amendment of pleadings was set at July 12, 2010. (Doc. Nos. 19, 20.) Defendant filed their current Motion on July 26, 2010, two weeks after the deadline to amend pleadings. LEGAL STANDARD Because Defendant filed its Motion after the deadline for amending the pleadings, the court employs a two-step analysis, first determining whether Defendant has shown good cause to modify the Scheduling Order under Federal Rule of Civil Procedure 16(b), then evaluating whether Plaintiff has satisfied the standard for amendment of pleadings under Federal Rule of Civil Procedure 15(a). This Court has said that Rule 16(b)'s "good cause" standard is much different than the more lenient standard contained in Rule 15(a). Rule 16(b) does not focus on the bad faith of the movant, or the prejudice to the opposing party. Rather, it focuses on the diligence of the party seeking leave to modify the scheduling order to permit the proposed amendment. Properly construed, "good cause" means that the scheduling deadlines cannot be met despite a party's diligent efforts. In other words, this court may "modify the schedule on a showing of good cause if [the deadline] cannot be met despite the diligence of the party seeking the extension." Pumpco, Inc. v. Schenker Int'l, Inc., 204 F.R.D. 667, 668 (D. Colo. 2001) (internal citations omitted). The Tenth Circuit has noted, however, that the good cause standard requiring diligence produces essentially the same result as a finding of no undue delay and no undue prejudice under Rule 15(a). Minter v. Prime Equip. Co., 451 F.3d 1196, 1204 (10th Cir. 2006). Accordingly, the timeliness of the amendment and the prejudice to a defendant are to be the crux of the inquiry. Id. A motion to amend should be denied if a party has unduly delayed in seeking the amendment. Wessel v. City of Albuquerque, 299 F.3d 1186, 1197 (10th Cir. 2002) (citing cases).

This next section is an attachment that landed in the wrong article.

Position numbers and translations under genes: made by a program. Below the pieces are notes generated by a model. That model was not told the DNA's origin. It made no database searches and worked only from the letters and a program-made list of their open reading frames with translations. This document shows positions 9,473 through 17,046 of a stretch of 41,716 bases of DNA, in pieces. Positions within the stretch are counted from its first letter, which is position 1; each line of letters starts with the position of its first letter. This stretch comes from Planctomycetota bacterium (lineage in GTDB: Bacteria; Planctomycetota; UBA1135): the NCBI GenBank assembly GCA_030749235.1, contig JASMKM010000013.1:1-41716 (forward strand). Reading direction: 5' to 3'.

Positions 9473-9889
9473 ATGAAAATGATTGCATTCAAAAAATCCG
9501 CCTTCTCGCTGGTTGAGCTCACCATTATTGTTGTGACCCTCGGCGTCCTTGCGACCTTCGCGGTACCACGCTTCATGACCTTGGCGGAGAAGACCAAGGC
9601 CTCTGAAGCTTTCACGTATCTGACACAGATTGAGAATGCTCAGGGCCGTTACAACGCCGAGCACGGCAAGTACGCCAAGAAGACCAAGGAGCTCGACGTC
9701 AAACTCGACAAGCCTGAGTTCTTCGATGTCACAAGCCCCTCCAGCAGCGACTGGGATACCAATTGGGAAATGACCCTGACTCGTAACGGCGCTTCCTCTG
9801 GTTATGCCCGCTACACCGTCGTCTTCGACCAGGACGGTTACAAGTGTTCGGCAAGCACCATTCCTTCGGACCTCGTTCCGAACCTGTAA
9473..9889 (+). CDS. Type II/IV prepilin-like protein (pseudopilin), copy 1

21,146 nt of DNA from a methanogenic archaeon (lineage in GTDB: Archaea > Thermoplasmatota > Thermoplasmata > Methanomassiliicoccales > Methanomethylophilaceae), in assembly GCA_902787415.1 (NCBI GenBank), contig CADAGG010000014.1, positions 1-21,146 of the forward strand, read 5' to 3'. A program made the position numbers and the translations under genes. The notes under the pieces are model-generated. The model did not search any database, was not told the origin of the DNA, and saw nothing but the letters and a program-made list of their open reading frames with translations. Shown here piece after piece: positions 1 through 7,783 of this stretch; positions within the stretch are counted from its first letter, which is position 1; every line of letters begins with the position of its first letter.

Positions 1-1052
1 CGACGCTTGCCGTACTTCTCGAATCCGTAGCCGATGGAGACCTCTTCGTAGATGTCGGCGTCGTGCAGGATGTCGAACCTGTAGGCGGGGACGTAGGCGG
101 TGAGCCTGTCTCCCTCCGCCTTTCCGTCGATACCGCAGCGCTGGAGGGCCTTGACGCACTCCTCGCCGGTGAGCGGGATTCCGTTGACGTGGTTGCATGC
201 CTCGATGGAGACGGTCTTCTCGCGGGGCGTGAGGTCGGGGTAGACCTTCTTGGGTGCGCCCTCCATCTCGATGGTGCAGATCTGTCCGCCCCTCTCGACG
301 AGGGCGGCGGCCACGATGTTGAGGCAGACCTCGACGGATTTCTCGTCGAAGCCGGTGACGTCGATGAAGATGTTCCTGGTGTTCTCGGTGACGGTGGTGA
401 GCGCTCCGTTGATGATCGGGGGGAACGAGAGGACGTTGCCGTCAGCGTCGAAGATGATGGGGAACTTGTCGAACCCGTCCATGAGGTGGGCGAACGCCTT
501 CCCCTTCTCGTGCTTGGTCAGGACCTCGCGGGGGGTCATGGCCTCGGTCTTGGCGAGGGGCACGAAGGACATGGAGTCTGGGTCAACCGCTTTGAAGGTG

The important inquiry is not simply whether party has delayed, but whether such delay is undue. Minter, 451 F.3d at 1206. Delay is undue "when the party filing the motion has no adequate explanation for the delay," Frank v. U.S. West, Inc., 3 F.3d 1357, 136566 (10th Cir. 1993), or when "the party seeking amendment knows or should have known of the facts upon which the proposed amendment is based but fails to include them in the original [pleading]." Las Vegas Ice & Cold Storage Co. v. Far West Bank, 893 F.2d 1182, 1185 (10th Cir. 1990) (citation omitted). In such circumstances, "untimeliness alone is an adequate reason to refuse leave to amend." Duncan v. Manager, Dep't of Safety, 397 F.3d 1300, 1315 (10th Cir. 2005). A party is prejudiced by an untimely amendment if the amendment will alter the focus of the case at a date that is too late for the opponent to adequately prepare for trial. Orr v. City of Albuquerque, 417 F.3d 1144, 1153 (10th Cir. 2005). A party may not "wait until the last minute to ascertain and refine the theories on which they intend to build their case . . . . This practice, if tolerated, `would waste the parties' resources, as well as judicial resources, on discovery aimed at ultimately unavailing legal theories and would unfairly surprise [the opponents], requiring the court to grant further time for discovery or continuances." Green Country Food Market, Inc. v. Bottling Group, LLC, 371 F.3d 1275, 1279 (10th Cir. 2004). Once Defendant has shown good cause for modifying the scheduling order, it must also satisfy the requirements of Rule 15(a) for amending the pleadings. Under Rule 15(a), a court should allow a party to amend its pleadings "when justice so requires." Fed. R. Civ. P. 15(a). The grant or denial of an opportunity to amend is within the discretion of the court, but "outright refusal to grant the leave without any justifying reason appearing for the denial is not an exercise 3